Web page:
An artist educated at Portadown College is to have her work featured as part of the commemorations of 100th anniversary of the Battle of the Somme.
Lyn Steele’s painting of the Ulster Memorial Tower at Thiepval, France is to be published by Belfast firm, Hanna Fine Art, as a limited edition of only 100 prints to mark the historic date.
And proceeds from the sale of the prints will go to The Royal British Legion.
All 100 prints will be hand-signed by the artist and will be inscribed with a potted history of the Tower and its dedication to the men of the 36th (Ulster) Division and all Irish men who served in the Great War.
Lyn Palmer, NI district community fundraiser for The Royal British Legion said: “We are so grateful to Hanna Fine Art for their generous support of The Royal British Legion. While commemorating the fallen of the Somme, the money raised from the sale of these magnificent prints will also help those serving today.
All proceeds raised will go to our vital work in providing practical care and support to serving and ex-Service men and women and their families in almost every aspect of daily life”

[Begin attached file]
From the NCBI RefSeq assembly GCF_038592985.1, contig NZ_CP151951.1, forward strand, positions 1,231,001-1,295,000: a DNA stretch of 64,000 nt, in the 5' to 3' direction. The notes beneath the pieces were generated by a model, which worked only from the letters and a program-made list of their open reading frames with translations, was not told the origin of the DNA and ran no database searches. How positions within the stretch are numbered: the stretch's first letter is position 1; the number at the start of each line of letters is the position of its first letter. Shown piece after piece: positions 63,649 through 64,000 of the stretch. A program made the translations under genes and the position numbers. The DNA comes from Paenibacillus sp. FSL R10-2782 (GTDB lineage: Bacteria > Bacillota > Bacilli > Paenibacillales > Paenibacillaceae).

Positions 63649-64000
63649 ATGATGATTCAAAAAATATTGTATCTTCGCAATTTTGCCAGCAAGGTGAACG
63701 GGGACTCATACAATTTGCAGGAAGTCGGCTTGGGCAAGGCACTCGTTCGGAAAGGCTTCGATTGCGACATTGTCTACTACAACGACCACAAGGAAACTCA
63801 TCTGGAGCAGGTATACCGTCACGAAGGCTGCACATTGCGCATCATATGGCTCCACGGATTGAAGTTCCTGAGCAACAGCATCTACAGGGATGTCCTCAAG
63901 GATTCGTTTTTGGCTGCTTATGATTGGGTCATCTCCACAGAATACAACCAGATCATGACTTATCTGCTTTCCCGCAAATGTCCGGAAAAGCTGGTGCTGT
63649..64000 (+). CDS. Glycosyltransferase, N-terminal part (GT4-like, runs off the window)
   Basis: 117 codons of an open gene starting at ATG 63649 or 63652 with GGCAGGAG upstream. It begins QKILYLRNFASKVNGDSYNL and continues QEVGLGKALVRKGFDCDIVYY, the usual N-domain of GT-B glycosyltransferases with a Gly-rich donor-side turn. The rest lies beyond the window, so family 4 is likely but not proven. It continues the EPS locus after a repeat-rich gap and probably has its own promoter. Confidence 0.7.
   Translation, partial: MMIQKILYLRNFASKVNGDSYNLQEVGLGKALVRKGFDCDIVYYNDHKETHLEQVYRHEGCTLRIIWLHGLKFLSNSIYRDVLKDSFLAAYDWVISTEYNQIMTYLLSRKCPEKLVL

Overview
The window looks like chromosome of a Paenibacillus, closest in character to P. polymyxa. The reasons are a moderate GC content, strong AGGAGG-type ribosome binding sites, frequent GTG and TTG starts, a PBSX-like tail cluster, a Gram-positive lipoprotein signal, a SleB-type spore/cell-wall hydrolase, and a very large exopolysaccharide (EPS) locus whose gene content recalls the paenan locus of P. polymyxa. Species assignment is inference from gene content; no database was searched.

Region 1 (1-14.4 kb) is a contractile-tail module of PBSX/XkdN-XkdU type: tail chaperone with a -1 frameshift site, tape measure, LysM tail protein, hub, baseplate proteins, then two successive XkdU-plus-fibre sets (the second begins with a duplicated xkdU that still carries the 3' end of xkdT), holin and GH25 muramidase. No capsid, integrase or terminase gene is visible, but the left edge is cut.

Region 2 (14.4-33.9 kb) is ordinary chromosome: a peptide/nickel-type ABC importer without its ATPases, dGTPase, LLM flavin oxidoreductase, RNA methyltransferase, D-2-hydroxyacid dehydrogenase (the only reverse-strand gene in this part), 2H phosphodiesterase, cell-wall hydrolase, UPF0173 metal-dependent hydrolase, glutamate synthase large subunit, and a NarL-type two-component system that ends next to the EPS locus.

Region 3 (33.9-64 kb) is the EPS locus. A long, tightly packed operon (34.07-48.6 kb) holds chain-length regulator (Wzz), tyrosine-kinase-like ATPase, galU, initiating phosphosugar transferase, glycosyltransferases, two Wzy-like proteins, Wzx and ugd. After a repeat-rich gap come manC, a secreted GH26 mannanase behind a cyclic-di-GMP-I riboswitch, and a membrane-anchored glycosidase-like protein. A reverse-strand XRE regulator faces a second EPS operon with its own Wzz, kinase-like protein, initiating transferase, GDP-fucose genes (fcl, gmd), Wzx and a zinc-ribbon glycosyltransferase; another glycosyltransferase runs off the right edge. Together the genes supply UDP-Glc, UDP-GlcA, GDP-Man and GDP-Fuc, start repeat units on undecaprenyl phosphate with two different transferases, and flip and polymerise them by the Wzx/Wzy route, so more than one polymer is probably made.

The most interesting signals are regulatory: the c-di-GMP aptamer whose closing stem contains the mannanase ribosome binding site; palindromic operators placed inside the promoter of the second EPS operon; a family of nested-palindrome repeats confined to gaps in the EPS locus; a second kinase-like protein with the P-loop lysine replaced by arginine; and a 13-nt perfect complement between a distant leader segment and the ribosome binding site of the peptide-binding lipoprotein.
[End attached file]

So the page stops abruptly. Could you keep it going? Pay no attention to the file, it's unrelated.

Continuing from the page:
A special Certificate of Appreciation will be issued to the buyer of each print by the Legion.
Mum-of-three Lyn Steele said: “I am so proud that my work will be part of these important commemorations, which are such a significant part of our history. Like so many Ulster families, I have personal links with the Battle of the Somme as my great-uncle, Thomas Kilpatrick, died of his wounds on July 11, 1916. I am honoured that in some small way, I can pay my respect to him and all the other brave Ulstermen who lost their lives at the Somme.”
Born in Seagoe, Portadown in 1896, Thomas was a private in the 9th Battalion Royal Irish Fusiliers and, although buried in Abbeville Communal Cemetery at the Somme, he will be forever remembered in and associated with Portadown as his name is inscribed on the town’s War Memorial and Seagoe Parish Church’s Memorial Tablet.
The widow’s penny which Thomas’ mother received following his death has been passed down the generations and remains a treasured memento to his family to this day.
The Ulster Tower, unveiled by Field-Marshal Sir Henry Wilson, Chief of the Imperial General Staff, on 19 November 1921, is dedicated to the men of the 36th (Ulster Division) and all Ulstermen who served in the First World War.
On the first day of the Battle of the Somme, the 36 th (Ulster) Division suffered around 5,000 casualties including almost 2,000 men killed. The Division won four VC’s on the day.
The Tower, financed by public subscription, was one of the first memorials to be unveiled on the Western Front.
It is modelled on Helen’s Tower at Clandeboye, where many of the men of the Division were trained.
For many soldiers, the sight of Helen’s Tower was one of their last memories of home before they went to the battlefields in France.